In the third post in this series, I discussed why you need to consider your customers as “users” and how you go about creating a User Persona to help you target your Content Strategy to your ideal users. Over the next 3 weeks of this series, we’ll finish fleshing out the remaining pieces of the content strategy puzzle, and this week we’ll tackle what is possibly the most perplexing and time consuming part of your digital business: your Social Media Strategy.
Do I really HAVE to have a social media strategy?
Social strategy is complex: there are so many social networks, and sometimes it feels like there is a new one every day. How does a business owner know which ones to pay attention to, and which ones to ignore? Engaging in Social Media can be extremely time consuming with little visible return on investment: It can be difficult to clearly see how a social media strategy can help your business.
But social media can also be a virtual goldmine of new customers. It can be a way that you can develop a relationship of trust with your customers, engage in customer service activities, and even recruit new employees. Social media is here to stay and it is an essential part of every business owner’s sales, marketing, and business development toolkit. A smart, targeted social strategy can deliver brand awareness, new customers, and even conversions, but it is important to understand why you’re doing it and what exactly you should do, and this is unique to each and every business.
Conversion has changed – forever.
Think about how your customers convert nowadays. It used to be that customers would become aware of your brand or product through a limited number of expensive and highly controlled channels: perhaps through a television, radio, or newspaper ad, or perhaps through word of mouth. Their decision to buy was made primarily at point of purchase, that is, when they saw your product on the shelf in the store: the “first moment of truth”, as it was called in the traditional marketing model.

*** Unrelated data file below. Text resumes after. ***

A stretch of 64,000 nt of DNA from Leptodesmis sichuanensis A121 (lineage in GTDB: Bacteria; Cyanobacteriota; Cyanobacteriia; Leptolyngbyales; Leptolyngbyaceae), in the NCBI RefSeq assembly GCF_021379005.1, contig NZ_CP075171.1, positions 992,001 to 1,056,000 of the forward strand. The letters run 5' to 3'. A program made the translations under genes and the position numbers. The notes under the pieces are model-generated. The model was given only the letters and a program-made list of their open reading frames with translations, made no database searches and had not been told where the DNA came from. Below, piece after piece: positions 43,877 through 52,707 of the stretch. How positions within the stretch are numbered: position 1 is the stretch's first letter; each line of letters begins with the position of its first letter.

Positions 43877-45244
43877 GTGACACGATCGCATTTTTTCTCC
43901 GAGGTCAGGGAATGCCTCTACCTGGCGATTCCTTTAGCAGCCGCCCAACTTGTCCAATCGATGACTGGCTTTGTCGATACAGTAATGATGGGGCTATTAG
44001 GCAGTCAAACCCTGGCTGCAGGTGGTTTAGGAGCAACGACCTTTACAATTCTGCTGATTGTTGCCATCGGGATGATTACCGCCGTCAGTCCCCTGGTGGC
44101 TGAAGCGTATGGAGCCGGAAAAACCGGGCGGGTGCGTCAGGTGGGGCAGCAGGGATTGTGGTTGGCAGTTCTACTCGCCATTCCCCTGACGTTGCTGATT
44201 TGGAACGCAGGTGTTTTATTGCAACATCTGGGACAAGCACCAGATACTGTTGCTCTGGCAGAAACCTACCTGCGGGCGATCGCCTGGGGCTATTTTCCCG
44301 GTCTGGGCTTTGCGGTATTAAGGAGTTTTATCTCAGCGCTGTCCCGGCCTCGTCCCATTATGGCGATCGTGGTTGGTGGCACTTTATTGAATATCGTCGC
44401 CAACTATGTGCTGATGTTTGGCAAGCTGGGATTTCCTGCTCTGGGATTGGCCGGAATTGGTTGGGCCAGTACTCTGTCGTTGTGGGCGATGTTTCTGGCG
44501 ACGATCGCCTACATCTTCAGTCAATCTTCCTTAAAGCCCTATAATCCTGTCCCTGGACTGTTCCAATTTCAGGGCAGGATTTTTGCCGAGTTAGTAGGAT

Google has recently described a new model that very accurately captures the new way consumers become aware of, and make decisions to purchase, products and services today, and they call it the Zero Moment of Truth. The Zero Moment of Truth is all about digital discovery: the extensive searching, recommendation reading, and consulting with Facebook friends that we now engage in before making a purchasing decision. For products and services big and small, we rarely convert until we have had at least 7 and sometimes as many as 17 digital “impressions” or touch points with a brand.
This Zero Moment of Truth is perhaps the most compelling reason that each and every brand, every business selling every product or service, needs to ensure that when the consumer is engaging in this foraging behaviour, that they are there, building trust and clocking impressions that may lead to conversion. These impressions come from your business website and your social media activities, especially what people are saying with you and about you in social media.
There may be a small segment of the population that doesn’t use social media, but this is a rapidly shrinking segment. The fastest growing segment of social users is adults 45-54, and more and more seniors come online every day. In many ways, Social Media IS the Internet, and the Internet IS Social Media. It’s difficult today to grow your business without a strategy that covers how, for whom, and how often you will engage your customers in the two-way conversation that Social media has to offer as a marketing tool.